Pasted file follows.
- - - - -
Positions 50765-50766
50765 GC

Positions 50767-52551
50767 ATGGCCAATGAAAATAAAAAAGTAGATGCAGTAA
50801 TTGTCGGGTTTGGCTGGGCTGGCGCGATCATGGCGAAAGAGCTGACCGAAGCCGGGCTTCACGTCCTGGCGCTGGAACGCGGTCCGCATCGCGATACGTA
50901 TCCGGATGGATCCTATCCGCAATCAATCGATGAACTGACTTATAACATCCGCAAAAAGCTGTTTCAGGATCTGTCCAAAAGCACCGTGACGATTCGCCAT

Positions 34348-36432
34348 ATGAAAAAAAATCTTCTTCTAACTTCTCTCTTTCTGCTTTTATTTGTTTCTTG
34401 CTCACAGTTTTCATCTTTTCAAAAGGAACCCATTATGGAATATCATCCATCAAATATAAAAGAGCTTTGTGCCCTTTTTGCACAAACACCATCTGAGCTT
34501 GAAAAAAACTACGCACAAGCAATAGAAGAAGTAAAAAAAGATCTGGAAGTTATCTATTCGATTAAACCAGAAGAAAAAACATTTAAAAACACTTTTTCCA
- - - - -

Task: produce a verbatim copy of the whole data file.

Positions 50765-50766
50765 GC

Positions 50767-52551
50767 ATGGCCAATGAAAATAAAAAAGTAGATGCAGTAA
50801 TTGTCGGGTTTGGCTGGGCTGGCGCGATCATGGCGAAAGAGCTGACCGAAGCCGGGCTTCACGTCCTGGCGCTGGAACGCGGTCCGCATCGCGATACGTA
50901 TCCGGATGGATCCTATCCGCAATCAATCGATGAACTGACTTATAACATCCGCAAAAAGCTGTTTCAGGATCTGTCCAAAAGCACCGTGACGATTCGCCAT

Positions 34348-36432
34348 ATGAAAAAAAATCTTCTTCTAACTTCTCTCTTTCTGCTTTTATTTGTTTCTTG
34401 CTCACAGTTTTCATCTTTTCAAAAGGAACCCATTATGGAATATCATCCATCAAATATAAAAGAGCTTTGTGCCCTTTTTGCACAAACACCATCTGAGCTT
34501 GAAAAAAACTACGCACAAGCAATAGAAGAAGTAAAAAAAGATCTGGAAGTTATCTATTCGATTAAACCAGAAGAAAAAACATTTAAAAACACTTTTTCCA